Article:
Great Barr Hall is an 18th-century mansion situated at Pheasey, Walsall, on the border with Great Barr, Birmingham, West Midlands, England. It has associations with the Lunar Society and is a Grade II* listed building. It is, however, in a very poor state of repair and is on the Buildings at Risk Register.
In the mid-17th century, Richard Scott acquired the house then standing on the site and known as Nether House. In about 1777, Joseph Scott (later Sir Joseph Scott, 1st Baronet Scott of Great Barr) replaced the old house with a two-storey, nine-bay mansion in the Strawberry Hill Gothic Revival style. The house was much altered and extended about 1840 and in 1863, an adjacent chapel (which was never consecrated) was erected to a design probably of architect George Gilbert Scott, a friend – but not a relation – of Sir Francis Scott. Two of the extant lodge houses are believed to be by George Gilbert Scott.
Financial problems led the Scott Family (who gave their name to the nearby Scott Arms pub and shopping centre), to lease out the hall from about 1788 to Samuel Galton, and for some years the Hall became a venue for meetings of the Lunar Society. It is said to be the ‘favourite place of meeting’ of this illustrious body. In 1999, stone memorials to the Lunar Society, the “Moonstones”, were erected at the nearby Asda supermarket.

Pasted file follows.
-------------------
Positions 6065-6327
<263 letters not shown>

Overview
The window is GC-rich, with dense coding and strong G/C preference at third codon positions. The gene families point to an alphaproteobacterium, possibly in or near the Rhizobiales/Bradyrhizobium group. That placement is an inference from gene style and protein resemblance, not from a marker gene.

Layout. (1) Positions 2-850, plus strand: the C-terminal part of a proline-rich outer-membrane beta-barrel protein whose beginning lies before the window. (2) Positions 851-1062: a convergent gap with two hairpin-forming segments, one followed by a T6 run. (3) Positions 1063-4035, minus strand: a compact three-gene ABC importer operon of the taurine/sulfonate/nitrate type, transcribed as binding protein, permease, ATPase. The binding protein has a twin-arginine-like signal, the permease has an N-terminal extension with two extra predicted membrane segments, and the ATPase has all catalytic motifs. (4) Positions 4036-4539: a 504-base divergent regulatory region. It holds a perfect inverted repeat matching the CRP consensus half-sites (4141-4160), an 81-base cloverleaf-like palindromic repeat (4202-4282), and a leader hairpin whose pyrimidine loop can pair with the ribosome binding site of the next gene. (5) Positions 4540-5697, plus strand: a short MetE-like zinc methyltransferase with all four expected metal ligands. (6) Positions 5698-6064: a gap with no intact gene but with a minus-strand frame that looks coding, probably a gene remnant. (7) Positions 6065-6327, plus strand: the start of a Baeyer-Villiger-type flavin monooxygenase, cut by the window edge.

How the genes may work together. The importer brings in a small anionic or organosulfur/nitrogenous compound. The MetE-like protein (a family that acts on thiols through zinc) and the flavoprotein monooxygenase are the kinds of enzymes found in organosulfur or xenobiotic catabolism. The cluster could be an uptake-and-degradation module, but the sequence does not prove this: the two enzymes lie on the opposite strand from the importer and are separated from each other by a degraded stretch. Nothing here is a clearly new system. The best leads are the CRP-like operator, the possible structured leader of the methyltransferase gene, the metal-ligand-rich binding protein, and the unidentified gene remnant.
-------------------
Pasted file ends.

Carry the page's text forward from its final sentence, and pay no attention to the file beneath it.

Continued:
In 1791, Sir Francis Scott, 3rd Baronet, inherited the manor of Great Barr from his maternal uncle Thomas Hoo and was able to return to live in the house on the expiry of the lease. He died in 1863. His widow Mildred lived on in the Hall until her death in 1909.
In 1911, the estate was purchased by a local hospital board and, in 1918, became St Margaret’s Mental Hospital. Many detached hospital buildings were erected near the hall, and in the 1980s the grounds became a nature reserve, managed by the Staffordshire Nature Conservation Trust but the hall itself was abandoned in 1978 and, despite its 1971 Grade II* listing, was left to decay. The hospital began to close in phases from the late 1980s. The male department closed during 1992 but the female department closed in March 1997. The final residents, those with high dependency, left a newer part of the site in 2004.
This also included a special school, The Queslett School, which closed in December 1988.
Many years passed during which discussions and negotiations for the protection of the hall came to nothing. In 2006, Bovis Homes purchased the 40 hectare estate and obtained planning permission for the redevelopment of the site. As of 2011, Nether Hall Park a new residential housing development, occupying a substantial part of the estate, is in course of completion.
In May 2011 the hall, still in ruins, was put up for sale for £2.2 million, by the Manor Building Preservation Trust, who had been allowed to purchase it nine years earlier for £900,000. The trust had failed to bring it back into a safe state. It failed to sell, and so was offered for sale by auction on 6 February 2012, by Van Weenan Estate Agents of London, with a guide price of £1,250,000. The highest bid was £1,140,000, and so it again remained unsold. In May 2012, it was sold to a consortium of ten local residents. They have commissioned Lapworth Architects to consult with the public and investigate potential new uses for the hall.
The hall is on English Heritage’s “Buildings at Risk Register”.